It's a good idea to get a breakdown of the types of roles that will make up the part of the customer's team, which you can uncover on a kickoff call. Here are the types of roles to think about that will help you start on the path of building strong connections and knowing more about available resources on your customer's side:
Main Point of Contact: This is your go-to person throughout the onboarding process. They may be a primary user of the product and/or the project manager, and this the person to include in all customer communications.
Sponsor: The sponsor is typically the person who had sign off on the purchasing of the product coming over the course of the sales process. In some cases, this will be the main point of contact, but a lot of the time this person will be department manager or direct line manager of the Main POC.
Establish who this person is and have a plan to include them where possible in the onboarding. Your product renewal lies within this contact's power, most likely along with the influence of your main point of contact.
The Doers: If you are introduced by your main point of contact to a large team that each own parts of different strategies, they will likely make up the product users on a day-to-day basis. Think about any functional training as part of the onboarding for these users, training can be delivered directly to all users if your onboarding allows, or training the trainer with the main point of contact as the source of knowledge on the customer side.
Technical Resources: This may depend on your product, but there will likely be technical aspects of any product implementation, whether it's a SaaS product or a physical product. Understanding if your main point of contact has technical colleagues to assign specific implementation tasks to will be key to getting up and running quickly and correctly.
4. Uncover challenges.
Uncovering challenges is about identifying potential roadblocks during the onboarding process that could lead to struggles down the road. The kickoff call is a great time to note down any potential challenges or roadblocks that could crop up in the future. You can ask the customer to express their opinion on challenges they expect, but use your active listening to spot anything they aren't saying directly.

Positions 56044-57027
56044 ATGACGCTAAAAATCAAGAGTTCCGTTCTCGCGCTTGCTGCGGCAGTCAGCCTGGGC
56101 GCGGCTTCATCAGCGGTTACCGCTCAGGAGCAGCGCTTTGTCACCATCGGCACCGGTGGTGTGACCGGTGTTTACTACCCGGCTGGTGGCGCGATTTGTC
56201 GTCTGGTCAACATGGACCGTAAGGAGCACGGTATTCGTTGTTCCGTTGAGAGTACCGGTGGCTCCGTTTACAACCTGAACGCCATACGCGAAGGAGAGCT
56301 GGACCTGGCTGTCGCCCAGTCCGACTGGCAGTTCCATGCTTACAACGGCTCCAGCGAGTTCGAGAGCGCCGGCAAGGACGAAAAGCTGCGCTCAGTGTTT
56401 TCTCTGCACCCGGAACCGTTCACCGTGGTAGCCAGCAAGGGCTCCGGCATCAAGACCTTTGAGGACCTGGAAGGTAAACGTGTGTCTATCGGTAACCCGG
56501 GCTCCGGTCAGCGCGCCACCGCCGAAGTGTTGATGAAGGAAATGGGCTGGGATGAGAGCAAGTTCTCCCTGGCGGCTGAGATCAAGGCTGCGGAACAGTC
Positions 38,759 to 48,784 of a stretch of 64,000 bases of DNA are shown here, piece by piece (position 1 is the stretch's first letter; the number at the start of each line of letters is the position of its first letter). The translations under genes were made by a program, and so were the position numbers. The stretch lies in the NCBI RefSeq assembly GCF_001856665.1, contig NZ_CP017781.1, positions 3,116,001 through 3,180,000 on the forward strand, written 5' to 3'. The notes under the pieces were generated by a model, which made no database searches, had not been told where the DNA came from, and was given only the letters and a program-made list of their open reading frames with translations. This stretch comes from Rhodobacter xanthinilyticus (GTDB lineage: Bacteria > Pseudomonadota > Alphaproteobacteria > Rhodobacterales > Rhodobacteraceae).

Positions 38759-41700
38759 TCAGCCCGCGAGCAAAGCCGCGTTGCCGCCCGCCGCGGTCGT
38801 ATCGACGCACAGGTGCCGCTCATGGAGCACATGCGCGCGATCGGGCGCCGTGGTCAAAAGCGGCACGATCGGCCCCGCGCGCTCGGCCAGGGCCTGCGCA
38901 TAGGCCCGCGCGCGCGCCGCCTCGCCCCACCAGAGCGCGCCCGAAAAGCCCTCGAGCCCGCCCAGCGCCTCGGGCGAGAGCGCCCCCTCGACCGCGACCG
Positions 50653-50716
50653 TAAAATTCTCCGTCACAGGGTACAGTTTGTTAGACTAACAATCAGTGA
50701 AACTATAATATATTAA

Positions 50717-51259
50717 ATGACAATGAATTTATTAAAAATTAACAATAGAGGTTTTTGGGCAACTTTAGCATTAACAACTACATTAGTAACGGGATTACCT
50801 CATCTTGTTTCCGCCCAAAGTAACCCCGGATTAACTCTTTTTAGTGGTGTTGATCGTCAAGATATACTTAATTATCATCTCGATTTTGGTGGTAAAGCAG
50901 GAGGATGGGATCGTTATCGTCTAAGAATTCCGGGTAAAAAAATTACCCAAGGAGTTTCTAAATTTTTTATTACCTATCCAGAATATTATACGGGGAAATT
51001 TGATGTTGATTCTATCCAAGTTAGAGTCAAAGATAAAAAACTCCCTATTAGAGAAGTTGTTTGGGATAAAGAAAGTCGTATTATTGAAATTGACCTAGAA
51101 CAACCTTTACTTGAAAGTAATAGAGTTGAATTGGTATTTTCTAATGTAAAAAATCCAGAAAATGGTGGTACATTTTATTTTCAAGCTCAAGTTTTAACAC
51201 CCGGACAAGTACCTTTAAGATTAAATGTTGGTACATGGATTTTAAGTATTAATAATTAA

Dig into the amount of time they have set aside to work on the onboarding project as part of their day-to-day job, for example. Or, gauge the level of expertise your customer has with your product or if they have a clear strategy in mind already -- depending on these, the pace of your onboarding process may need to slow down.
5. Establish long-term goals.
I know this is one on your list of things to discuss on your kickoff call already, but let's look at what it means to establish long-term goals during this call.
One thing to pay attention to here is that long-term goals obviously differ from short-term goals and priorities. Asking the customer what their goals are will often result in an answer the customer has prepared for already, but if you listen closely to their answer, you can you spot if this goal is long-term, short-term, or just a priority they have. The onboarding plan you set out to work on with a customer may focus on their initial priorities, which is important as this will prove your initial value early on in the relationship. However, if you want to ensure long-term adoption or success after the onboarding call, understanding what the customer's long-term goals are is very important.
Sometimes as an onboarding specialist, you may need to push back on some of the customers' priorities and recommend a different approach or strategy. The only way to win their trust or approval is to reinforce the long-term goals of the company and to achieve results. If your customer success team involves handing over your customer to a colleague after onboarding, they will be working towards impacting the progress towards long-term goals.
With this in mind, it is your job as an onboarding specialist to make sure progress to date has been of benefit to long-term goals rather than working toward any other agenda.
I like to think of working to a customer's short-term goals as achieving quick wins and driving initial value as part of your onboarding service delivery -- but don't lose sight of the big picture. Make sure you're always actively listening to your customers and in close communication with your counterparts in sales and customer success to ensure a smooth transition with good results for your customer.